Knowing Davison is gearing up for a big finale, Sam asks his old friend what he thinks he will do. Cook sits a moment and then says, "Something - that will create an image the world will never forget." Davison had wondered what it would be like to reveal a disaster before it happened and prevent it. "Something instead of just chronicling the aftermath." Sam asks him to make a list of stories Davison covered, as well as a list of stories he wanted to cover.
After coolly discussing his troubled friend with a stranger, Cook stops Sam on her way out the door. Cook tells her, "Do you know what you'd find if you looked inside his head 20 years ago, Dr. Waters? Somebody full of midnight courage. Somebody you could call a hero. Someone you would like -- " his control slips a moment as he chokes " - an awful lot."
Later, Cook comes up with the lists Sam requested. They meet in his office to go over the photos. Mention of Davison's obsession with "the root of all evil" prompts Cook to say, "I know he felt he made a living off the misery of the world. It bothered him. I told him we have a responsibility to let the world know." Studying the photographs of suffering faces, Sam wonders if Davison ever published anything that didn't emphasize faces. "He's into people," Cook replies. Then he speculates on Davison's final victim: "He's basically a moral guy. He'll probably take retribution on himself."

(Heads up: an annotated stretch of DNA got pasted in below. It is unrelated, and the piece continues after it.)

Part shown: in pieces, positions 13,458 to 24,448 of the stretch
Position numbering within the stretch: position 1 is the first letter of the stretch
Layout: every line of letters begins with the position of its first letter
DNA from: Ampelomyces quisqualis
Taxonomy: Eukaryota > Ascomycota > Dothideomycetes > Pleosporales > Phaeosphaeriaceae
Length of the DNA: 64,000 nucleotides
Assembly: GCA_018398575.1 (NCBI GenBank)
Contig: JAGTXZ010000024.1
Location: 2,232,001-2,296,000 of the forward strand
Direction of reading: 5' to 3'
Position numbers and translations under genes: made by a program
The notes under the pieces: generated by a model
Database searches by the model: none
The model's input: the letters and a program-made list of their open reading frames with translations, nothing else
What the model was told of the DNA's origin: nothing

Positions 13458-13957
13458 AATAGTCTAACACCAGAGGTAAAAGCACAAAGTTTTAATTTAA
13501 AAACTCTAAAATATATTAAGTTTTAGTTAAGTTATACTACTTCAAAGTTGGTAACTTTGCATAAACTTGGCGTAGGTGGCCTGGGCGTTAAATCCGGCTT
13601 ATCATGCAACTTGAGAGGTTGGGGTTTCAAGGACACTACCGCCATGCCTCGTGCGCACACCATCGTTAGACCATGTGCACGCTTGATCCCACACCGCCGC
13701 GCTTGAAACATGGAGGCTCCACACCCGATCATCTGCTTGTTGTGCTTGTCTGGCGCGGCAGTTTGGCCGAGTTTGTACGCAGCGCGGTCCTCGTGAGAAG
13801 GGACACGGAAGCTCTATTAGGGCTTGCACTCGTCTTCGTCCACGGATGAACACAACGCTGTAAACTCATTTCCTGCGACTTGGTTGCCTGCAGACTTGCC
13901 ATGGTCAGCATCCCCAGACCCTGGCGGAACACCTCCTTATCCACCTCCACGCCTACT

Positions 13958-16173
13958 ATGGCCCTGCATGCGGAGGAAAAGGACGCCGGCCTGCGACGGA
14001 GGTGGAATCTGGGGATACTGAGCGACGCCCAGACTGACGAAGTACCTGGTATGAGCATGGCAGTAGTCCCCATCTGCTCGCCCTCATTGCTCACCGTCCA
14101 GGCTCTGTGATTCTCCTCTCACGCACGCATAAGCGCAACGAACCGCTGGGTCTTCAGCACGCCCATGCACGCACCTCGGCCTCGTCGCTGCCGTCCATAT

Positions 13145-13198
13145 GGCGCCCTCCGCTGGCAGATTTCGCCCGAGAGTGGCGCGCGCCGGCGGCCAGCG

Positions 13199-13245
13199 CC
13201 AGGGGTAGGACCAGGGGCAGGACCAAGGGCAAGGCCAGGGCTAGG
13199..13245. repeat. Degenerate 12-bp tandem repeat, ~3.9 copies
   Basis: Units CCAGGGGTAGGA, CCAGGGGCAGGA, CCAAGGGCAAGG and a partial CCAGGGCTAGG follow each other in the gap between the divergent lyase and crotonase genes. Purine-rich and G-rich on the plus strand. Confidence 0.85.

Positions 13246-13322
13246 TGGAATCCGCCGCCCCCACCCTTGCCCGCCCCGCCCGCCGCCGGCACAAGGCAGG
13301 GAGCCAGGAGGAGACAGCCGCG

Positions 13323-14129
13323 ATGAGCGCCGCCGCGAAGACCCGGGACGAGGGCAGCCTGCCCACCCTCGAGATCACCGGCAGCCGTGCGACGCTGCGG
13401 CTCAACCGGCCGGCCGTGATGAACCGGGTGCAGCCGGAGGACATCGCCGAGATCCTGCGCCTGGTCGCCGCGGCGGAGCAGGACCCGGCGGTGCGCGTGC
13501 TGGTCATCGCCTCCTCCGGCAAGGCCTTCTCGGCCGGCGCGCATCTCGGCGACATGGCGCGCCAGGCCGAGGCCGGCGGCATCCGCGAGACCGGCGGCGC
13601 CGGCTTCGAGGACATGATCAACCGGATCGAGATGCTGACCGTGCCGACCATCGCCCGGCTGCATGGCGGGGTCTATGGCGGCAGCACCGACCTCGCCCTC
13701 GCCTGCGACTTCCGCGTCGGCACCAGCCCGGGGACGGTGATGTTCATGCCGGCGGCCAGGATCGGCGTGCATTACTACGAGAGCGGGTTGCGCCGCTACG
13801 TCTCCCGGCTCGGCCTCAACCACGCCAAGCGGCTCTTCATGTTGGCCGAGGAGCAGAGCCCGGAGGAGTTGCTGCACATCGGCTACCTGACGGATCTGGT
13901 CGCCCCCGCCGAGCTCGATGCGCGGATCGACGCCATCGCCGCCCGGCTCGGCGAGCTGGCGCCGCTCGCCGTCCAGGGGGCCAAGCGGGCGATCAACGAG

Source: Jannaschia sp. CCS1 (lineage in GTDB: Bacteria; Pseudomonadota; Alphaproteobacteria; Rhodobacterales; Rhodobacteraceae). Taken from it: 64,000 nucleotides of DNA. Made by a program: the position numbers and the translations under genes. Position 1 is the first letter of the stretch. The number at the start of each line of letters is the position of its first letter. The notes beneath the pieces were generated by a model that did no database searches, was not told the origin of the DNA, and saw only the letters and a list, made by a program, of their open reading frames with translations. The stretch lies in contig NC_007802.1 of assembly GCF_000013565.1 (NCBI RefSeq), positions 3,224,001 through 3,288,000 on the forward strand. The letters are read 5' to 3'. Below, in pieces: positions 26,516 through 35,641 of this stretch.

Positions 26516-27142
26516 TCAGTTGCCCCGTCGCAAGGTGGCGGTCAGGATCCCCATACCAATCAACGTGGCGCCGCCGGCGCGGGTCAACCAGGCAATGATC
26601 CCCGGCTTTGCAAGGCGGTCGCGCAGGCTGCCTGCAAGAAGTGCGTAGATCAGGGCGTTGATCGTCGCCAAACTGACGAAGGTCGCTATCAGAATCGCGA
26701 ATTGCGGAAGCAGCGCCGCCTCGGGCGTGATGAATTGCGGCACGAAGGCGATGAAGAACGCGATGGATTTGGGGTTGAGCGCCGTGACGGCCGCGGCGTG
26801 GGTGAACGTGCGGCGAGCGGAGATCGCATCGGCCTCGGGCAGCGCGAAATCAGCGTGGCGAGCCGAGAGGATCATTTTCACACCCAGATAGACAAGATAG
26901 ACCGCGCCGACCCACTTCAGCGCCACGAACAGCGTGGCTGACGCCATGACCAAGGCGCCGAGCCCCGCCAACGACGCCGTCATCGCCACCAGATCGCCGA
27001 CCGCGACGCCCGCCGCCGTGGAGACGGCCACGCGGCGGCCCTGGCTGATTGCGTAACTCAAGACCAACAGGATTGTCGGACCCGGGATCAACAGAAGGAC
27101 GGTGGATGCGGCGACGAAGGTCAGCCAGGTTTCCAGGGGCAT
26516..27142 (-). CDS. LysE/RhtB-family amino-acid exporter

Meanwhile, Davison may be missing, but his mission continues. Bailey and
Sam receive a report of another confession in Washington, DC. Davison had allowed the
survivor to live once he mentioned NASA putting plutonium in rockets. The man with a
second chance is an engineer who advised NASA to shoot plutonium off into space in the
In her home darkroom, Sam loads the negatives agents confiscated from Davison's apartment into her own enlarger to study the images. Davison may have been known for photographing close-ups of people, but Sam finds photos of things and places, such as the bus he had bombed in Chicago and the chemical plant he had targeted in Atlanta. In addition to his past targets, she finds an oddly abstract image - a pattern of lines crossing and intersecting, like a grid of pipes. She wonders if that photo is an indication of his next target.